A divided federal appeals court has turned back a constitutional challenge to a New Jersey law that mandates applicants for a carry permit to show they have “justifiable need” to carry a weapon in public.
The law is a “presumptively lawful,” longstanding regulation and therefore does not burden conduct within the scope of the Second Amendment, the U.S. Court of Appeals for the Third Circuit held 2-1 in Drake v. Filko, 12-1150.
U.S. Circuit Judge Ruggero Aldisert wrote Wednesday’s opinion, joined by U.S. District Judge Leonard Stark of Delaware, sitting by designation. U.S. Circuit Judge Thomas Hardiman dissented, finding the law unconstitutional.
The decision affirms U.S. District Judge William Walls’ upholding of the constitutionality of the Handgun Permit Law, N.J.S.A. 2C:58-4, which was attacked by John Drake and three other New Jersey residents denied carry permits, along with the Second Amendment Foundation and the Association of New Jersey Rifle and Pistol Clubs.
The plaintiffs’ lawyer promises a further appeal. “Americans cannot be required to show a ‘justifiable need’ to exercise fundamental rights,” said Alan Gura, of Alexandria, Va.’s Gura & Possessky, in an email. “Judge Hardiman’s dissent is correct. We will give the full Third Circuit, and if need be the Supreme Court, an opportunity to examine this unfortunate decision.”
A spokesman for acting Attorney General John Hoffman, whose office defended the law, declined to comment.
Under the statute, someone seeking a carry permit must first apply to his or her local police chief or to the superintendent of State Police. In order to meet the “justifiable need” standard, the applicant must demonstrate the “urgent necessity for self-protection, as evidenced by specific threats or previous attacks which demonstrate a special danger to the applicant’s life that cannot be avoided by means other than by issuance of a permit to carry a handgun.”
An applicant must also undergo an extensive criminal and mental health background check and demonstrate that he or she is “thoroughly familiar” with the safe handling of handguns.
The chief of police or the superintendent has the option of approving or declining the application. A person whose application has been turned down may appeal to a Superior Court judge.
New Jersey’s law is one of the strictest in the nation, and carry permits in New Jersey are rarely issued.
The plaintiffs challenged the constitutionality of the statute based on the U.S. Supreme Court’s rulings in District of Columbia v. Heller, 554 U.S. 570 (2008), and McDonald v. Chicago, 130 S. Ct. 3020 (2010). In Heller, the court struck down as unconstitutional the District of Columbia’s outright ban on the ownership of handguns. In McDonald, the court said the other states had to abide by the Heller ruling.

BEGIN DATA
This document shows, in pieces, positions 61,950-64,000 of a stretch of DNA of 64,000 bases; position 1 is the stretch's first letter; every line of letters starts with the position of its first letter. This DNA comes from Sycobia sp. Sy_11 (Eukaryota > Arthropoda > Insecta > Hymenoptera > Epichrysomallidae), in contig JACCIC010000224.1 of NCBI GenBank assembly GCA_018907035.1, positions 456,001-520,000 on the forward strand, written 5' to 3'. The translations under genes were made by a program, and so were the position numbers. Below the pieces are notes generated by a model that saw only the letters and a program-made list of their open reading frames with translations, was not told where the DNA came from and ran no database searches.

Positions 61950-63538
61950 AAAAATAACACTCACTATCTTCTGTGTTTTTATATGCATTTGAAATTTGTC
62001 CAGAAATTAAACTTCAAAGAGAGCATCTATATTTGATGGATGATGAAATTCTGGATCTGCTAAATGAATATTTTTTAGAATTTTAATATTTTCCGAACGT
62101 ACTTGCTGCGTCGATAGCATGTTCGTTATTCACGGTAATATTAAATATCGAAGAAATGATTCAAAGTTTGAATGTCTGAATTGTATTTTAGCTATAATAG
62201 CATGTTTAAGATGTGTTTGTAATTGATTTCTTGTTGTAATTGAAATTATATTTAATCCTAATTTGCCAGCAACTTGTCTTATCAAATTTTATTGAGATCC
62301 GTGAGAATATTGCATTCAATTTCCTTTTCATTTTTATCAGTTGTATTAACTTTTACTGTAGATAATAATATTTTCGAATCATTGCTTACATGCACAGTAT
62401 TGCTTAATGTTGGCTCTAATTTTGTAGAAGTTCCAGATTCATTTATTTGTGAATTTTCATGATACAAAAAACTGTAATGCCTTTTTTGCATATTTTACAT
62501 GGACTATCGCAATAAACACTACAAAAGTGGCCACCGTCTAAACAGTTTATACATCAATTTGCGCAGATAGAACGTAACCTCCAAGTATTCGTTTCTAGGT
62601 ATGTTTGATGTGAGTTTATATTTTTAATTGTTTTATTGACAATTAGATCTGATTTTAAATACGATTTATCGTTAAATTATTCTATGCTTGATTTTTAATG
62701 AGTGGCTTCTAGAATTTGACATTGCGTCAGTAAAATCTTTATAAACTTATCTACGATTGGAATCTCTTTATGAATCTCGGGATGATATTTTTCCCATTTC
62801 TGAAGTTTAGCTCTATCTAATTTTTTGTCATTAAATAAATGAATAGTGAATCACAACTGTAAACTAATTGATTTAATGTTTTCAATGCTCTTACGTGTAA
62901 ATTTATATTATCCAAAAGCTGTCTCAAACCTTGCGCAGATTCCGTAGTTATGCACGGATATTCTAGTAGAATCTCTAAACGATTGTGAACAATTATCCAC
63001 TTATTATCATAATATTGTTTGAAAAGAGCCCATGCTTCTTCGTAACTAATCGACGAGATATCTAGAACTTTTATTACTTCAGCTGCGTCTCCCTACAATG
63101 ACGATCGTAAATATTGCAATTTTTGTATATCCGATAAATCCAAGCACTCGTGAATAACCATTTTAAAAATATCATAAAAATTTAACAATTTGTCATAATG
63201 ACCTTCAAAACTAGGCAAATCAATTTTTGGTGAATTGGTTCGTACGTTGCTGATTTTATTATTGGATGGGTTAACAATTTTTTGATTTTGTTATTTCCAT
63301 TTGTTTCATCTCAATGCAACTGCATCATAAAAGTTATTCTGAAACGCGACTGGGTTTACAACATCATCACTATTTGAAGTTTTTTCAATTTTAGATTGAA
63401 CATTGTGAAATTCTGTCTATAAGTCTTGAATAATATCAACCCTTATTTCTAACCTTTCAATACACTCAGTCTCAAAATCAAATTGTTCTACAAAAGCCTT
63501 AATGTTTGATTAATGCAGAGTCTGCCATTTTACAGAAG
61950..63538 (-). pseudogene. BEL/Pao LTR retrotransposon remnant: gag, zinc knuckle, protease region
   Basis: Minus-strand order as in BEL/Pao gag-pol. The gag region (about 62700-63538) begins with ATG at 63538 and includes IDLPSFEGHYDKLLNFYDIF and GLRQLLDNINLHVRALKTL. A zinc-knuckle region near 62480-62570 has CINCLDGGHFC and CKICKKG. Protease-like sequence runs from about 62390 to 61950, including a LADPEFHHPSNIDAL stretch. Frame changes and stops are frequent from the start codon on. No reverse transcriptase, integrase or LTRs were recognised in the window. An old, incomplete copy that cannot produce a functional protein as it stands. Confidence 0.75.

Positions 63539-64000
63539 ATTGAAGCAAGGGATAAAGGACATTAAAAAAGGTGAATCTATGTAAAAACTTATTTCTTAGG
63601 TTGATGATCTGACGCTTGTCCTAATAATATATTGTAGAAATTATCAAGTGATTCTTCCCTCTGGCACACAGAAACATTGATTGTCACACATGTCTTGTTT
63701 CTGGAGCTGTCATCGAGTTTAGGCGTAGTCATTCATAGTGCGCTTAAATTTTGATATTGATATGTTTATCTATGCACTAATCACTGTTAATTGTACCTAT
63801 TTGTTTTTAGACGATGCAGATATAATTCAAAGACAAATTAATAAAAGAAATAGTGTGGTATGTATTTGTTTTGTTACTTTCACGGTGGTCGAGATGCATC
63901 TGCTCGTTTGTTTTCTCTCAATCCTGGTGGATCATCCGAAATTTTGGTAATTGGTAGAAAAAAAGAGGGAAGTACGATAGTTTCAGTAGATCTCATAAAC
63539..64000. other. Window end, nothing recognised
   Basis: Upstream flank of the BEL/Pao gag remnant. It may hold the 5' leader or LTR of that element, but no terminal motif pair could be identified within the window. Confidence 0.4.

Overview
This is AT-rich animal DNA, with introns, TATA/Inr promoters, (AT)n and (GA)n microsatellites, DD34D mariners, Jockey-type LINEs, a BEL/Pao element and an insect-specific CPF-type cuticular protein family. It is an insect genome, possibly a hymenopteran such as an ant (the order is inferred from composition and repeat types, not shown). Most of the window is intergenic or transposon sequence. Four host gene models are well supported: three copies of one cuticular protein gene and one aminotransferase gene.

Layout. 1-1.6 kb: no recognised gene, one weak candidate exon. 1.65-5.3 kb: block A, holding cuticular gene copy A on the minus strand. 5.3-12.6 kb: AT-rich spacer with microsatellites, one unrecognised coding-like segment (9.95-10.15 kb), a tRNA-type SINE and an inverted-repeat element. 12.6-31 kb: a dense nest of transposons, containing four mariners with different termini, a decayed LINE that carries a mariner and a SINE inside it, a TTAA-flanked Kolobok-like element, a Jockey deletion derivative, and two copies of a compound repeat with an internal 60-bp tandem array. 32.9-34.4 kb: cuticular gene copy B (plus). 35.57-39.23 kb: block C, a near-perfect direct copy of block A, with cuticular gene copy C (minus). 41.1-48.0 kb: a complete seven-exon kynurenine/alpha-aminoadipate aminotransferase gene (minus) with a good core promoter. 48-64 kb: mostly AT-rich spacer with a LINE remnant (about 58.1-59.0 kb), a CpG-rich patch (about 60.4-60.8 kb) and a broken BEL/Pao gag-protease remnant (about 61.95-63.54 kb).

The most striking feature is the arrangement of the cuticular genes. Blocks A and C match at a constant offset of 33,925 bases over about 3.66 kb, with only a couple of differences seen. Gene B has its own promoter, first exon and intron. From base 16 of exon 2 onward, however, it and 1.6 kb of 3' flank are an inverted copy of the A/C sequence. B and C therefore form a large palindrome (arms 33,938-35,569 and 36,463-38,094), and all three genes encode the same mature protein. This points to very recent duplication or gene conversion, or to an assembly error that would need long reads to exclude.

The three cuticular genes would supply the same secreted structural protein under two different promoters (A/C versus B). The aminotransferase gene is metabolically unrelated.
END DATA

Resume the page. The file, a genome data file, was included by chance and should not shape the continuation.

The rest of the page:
Aldisert disagreed with that argument. “It remains unsettled whether the individual right to bear arms for the purpose of self-defense extends beyond the home,” he said, noting Heller was specific that individuals have the right to bear arms inside their homes.
"We reject Appellants’ contention that a historical analysis leads inevitably to the conclusion that the Second Amendment confers upon individuals a right to carry handguns in public for self-defense,” he said.
“[E]ven if some protected right to carry arms outside the home exists, the challenged requirement that applicants demonstrate a ‘justifiable need’ to obtain a permit to publicly carry a handgun for self-defense qualifies as a ‘longstanding,’ ‘presumptively lawful’ regulation.”
Aldisert pointed out that the “justifiable need” requirement has been part of New Jersey’s law in some form or another for almost 90 years. “The ‘justifiable need’ standard fits comfortably within the longstanding tradition of regulating the public carrying of weapons for self-defense,” he said.
Aldisert acknowledged that New Jersey legislators, when enacting laws regulating who may carry firearms in public decades ago, did not provide evidence in the legislative record that the special need requirements were necessary to protect the public.
“Simply put, New Jersey’s legislators could not have known that they were potentially burdening protected Second Amendment conduct, and as such we refuse to hold that the fit here is not reasonable merely because New Jersey cannot identify a study or tables of crime statistics upon which it based its predictive judgment,” Aldisert said.
The Handgun Permit Act balances a person’s desire to protect himself against the community’s interest in protecting people from being injured by someone carrying a handgun, he said.
Hardiman, in his dissent, said the question was not whether the “justifiable need” standard was good public policy, but whether it “contravenes” the Second Amendment, which in his view it does.
“Those who drafted and ratified the Second Amendment were undoubtedly aware that the right they were establishing carried a risk of misuse, and States have considerable latitude to regulate the exercise of the right in ways that will minimize that risk,” Hardiman said. “But States may not seek to reduce the danger by curtailing the right itself.”